|Publication number||US4956845 A|
|Application number||US 07/082,304|
|Publication date||Sep 11, 1990|
|Filing date||Aug 6, 1987|
|Priority date||Aug 6, 1987|
|Publication number||07082304, 082304, US 4956845 A, US 4956845A, US-A-4956845, US4956845 A, US4956845A|
|Inventors||Manfred R. Otto, Edwin A. Reed, William F. Hug|
|Original Assignee||Otto Manfred R, Reed Edwin A, Hug William F|
|Export Citation||BiBTeX, EndNote, RefMan|
|Patent Citations (6), Referenced by (8), Classifications (6), Legal Events (5)|
|External Links: USPTO, USPTO Assignment, Espacenet|
1. Field of the invention
The present invention relates to lasers, and in particular, to metal vapor lasers, such as helium-cadmium lasers, wherein metal vapor typically condenses on an interior portion of the laser tube.
2. Description of the Prior Art
Metal vapor lasers, such as helium-cadmium lasers, have been commercially available, for a number of years.
Typically, metal vapor lasers use gas mixtures of two or more components as the active laser medium. When such a mixture is excited by a DC discharge, the component having the lowest ionization potential acquires a higher concentration of positive ions, free electrons carrying off the excess energy corresponding to the difference in energy between those levels.
A serious drawback of prior art metal vapor lasers was that the metal vapor deposited on the interior surfaces of the Brewster windows or laser mirrors as the tube operated. As a result, the laser output decreased and was eventually extinguished. Examples of prior art solutions for preventing cadmium condensation on the tube windows are disclosed in U.S. Pat. Nos. 3,614,658 and 3,624,548. In addition to condensing on the Brewster windows or laser mirrors, the metal vapor also deposits on and near the cool ends of the discharge tube. If not compensated for, the condensed cadmium forms a loose crystaline deposit with elongated extensions, or fingers, which grow to ultimately block the laser beam inside the plasma tube, which may build up and block the laser beam. However, no technique is currently available to remelt the cadmium condensate in He-Cd plasma tubes and thus this problem continues to adversely effect the lifetimes of these tubes.
What is thus desired is to provide a technique for melting the condensed metal which would otherwise interfere with the laser beam path in a more efficient and economical manner than is currently available.
The present invention provides a metal vapor discharge tube configuration which includes means for periodically melting the metal crystalline deposits formed on a specific portion of the interior surface of the tube during tube operation. In particular, a coil heater is positioned around the exterior surface of the laser tube corresponding to one end of a capillary bore tube, positioned within the discharge tube. In the preferred embodiment a remelt timer system is designed to provide sufficient thermal energy to cause the loose crystaline deposit to consolidate to a much higher density. The energy (power times time) of the remelt system is maintained at a reduced level to prevent the cadmium from completely evaporating and thus preventing damage to the plasma tube optics by the cadmium vapor recondensing at another location. In essence, the cadmium deposit barely reaches its melting point; falls to a compact deposit and then recools. A switch is interposed in the heater electrical circuit such that the laser user can actuate the coil heater when it is determined that the deposit build-up has begun to interfere with the laser beam generated during tube operation.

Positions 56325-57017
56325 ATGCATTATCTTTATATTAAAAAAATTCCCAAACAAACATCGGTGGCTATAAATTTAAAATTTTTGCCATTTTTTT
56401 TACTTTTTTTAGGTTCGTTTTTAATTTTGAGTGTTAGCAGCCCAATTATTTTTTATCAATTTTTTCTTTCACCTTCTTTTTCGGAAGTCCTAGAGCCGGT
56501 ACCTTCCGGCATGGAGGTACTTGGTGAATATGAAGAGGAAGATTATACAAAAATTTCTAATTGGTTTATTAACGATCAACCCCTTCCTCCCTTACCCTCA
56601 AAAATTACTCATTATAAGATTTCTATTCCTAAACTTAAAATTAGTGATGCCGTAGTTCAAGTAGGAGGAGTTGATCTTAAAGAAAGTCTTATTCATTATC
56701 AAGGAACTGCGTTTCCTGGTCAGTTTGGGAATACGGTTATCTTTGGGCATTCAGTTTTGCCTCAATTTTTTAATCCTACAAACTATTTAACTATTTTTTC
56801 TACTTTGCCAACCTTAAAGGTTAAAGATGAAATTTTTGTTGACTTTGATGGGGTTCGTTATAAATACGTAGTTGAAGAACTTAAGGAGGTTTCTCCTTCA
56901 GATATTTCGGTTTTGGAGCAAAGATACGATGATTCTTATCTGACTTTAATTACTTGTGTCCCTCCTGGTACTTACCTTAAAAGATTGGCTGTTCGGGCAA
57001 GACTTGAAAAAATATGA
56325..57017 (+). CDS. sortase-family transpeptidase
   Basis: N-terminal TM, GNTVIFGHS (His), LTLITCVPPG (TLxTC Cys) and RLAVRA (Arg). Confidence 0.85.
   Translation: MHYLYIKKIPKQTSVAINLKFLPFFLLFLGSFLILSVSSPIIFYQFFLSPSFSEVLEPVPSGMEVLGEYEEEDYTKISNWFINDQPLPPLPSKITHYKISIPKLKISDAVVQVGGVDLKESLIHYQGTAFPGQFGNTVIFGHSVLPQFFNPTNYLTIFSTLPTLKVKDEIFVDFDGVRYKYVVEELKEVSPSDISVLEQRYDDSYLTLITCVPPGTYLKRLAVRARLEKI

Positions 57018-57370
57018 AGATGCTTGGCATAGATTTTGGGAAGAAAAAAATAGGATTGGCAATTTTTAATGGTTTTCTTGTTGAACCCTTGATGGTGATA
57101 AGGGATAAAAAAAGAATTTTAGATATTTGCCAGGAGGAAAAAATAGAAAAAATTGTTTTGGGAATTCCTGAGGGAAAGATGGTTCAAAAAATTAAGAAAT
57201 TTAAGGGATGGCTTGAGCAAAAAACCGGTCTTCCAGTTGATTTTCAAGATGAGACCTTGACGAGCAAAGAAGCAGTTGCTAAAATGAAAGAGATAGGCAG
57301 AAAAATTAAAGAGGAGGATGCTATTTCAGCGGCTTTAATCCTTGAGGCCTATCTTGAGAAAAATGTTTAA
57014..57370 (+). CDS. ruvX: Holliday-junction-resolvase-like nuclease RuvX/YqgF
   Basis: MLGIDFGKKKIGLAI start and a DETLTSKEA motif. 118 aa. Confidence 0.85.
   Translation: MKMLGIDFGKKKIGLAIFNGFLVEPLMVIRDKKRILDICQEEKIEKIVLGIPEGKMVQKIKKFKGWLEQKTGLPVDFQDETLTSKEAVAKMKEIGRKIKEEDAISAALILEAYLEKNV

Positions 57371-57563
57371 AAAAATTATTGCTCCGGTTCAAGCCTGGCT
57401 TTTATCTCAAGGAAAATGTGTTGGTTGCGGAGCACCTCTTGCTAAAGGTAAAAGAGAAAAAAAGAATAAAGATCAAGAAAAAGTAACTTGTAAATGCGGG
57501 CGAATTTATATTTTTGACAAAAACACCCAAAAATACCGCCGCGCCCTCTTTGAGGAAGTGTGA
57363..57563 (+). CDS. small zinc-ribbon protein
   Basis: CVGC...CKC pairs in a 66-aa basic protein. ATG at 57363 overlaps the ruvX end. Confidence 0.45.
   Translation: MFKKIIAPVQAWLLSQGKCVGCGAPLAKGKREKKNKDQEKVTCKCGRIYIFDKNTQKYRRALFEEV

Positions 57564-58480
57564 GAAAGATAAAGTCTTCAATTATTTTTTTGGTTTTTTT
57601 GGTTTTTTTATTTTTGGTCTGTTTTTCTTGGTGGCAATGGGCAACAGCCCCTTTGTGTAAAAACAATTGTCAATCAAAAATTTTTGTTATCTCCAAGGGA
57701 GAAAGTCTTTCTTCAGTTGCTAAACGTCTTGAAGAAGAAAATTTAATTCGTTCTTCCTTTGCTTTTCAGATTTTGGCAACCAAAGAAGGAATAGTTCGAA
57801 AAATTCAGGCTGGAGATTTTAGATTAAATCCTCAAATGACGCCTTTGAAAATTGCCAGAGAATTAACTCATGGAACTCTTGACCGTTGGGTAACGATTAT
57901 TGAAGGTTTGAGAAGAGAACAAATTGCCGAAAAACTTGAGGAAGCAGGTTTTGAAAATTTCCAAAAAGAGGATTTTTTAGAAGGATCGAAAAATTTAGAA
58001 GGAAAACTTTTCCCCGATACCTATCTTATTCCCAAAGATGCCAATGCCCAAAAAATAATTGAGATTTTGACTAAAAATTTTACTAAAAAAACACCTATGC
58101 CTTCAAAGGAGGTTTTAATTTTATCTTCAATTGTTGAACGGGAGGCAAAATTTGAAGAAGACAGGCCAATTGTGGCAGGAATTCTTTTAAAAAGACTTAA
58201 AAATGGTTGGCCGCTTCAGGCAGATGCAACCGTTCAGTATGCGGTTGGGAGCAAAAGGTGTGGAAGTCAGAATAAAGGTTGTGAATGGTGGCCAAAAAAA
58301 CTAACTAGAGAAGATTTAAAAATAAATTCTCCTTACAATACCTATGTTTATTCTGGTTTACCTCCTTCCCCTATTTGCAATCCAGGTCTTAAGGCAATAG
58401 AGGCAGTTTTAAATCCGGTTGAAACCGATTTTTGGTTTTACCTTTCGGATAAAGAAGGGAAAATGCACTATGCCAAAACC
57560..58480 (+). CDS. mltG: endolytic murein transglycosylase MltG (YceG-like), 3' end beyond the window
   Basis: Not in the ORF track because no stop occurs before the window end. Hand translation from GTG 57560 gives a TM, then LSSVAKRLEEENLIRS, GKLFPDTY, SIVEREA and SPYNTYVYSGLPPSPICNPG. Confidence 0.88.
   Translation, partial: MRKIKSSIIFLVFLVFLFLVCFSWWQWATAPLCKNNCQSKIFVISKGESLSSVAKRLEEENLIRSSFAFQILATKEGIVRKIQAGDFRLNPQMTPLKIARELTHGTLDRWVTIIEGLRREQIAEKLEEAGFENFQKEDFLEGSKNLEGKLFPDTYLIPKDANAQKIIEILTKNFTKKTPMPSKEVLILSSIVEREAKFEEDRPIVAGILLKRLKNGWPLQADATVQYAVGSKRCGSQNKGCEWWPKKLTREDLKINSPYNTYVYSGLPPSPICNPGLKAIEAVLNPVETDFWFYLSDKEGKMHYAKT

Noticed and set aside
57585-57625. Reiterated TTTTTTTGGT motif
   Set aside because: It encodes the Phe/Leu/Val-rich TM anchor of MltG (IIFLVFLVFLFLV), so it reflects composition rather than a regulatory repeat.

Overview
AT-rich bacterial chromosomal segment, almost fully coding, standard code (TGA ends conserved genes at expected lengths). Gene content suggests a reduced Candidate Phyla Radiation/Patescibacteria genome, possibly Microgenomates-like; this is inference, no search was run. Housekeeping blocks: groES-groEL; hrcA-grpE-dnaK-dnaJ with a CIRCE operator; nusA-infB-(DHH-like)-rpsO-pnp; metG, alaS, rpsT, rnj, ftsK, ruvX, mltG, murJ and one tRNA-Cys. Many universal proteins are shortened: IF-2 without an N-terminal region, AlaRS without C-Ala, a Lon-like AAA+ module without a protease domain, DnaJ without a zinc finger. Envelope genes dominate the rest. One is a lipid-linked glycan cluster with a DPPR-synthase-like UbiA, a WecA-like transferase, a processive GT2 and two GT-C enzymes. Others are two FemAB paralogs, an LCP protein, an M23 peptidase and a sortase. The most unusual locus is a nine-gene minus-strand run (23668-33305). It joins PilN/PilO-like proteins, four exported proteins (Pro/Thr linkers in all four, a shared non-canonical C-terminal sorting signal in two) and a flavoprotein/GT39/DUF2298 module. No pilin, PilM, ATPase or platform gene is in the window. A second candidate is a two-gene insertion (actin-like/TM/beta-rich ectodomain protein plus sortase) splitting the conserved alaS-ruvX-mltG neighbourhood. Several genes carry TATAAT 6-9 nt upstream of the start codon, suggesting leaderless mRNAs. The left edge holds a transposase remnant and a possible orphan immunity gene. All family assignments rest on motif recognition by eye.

The tube configuration of the present invention thus provides an economical, efficient and relatively simplified technique for periodically melting the crystalline metal deposit formed on the interior surface of the plasma tube which otherwise would interfere with the laser beam, thus extending the lifetimes of metal vapor laser discharge tubes.
For a better understanding of the invention as well as other objects and further features thereof, reference is made to the following description which is to be read in conjunction with the accompanying drawing wherein:
FIG. 1 is a cutaway, perspective view of a gas laser tube incorporating the teachings of the present invention; and
FIG. 2, is a simplified schematic diagram of the electric heater circuit utilized in the gas laser tube shown in FIG. 1.
FIG. 1 illustrates a metal vapor laser tube 10 which may be adapted to utilize the teachings of the present invention. In particular, the metal vapor laser disclosed in U.S. Pat. No. 4,224,579 is modified to incorporate the teachings of the present invention as will be set forth hereinafter. The teachings of this patent necessary for an understanding of the present invention is incorporated herein by reference. To provide the background for an understanding of the invention, a discussion of some of the laser tube components is now set forth.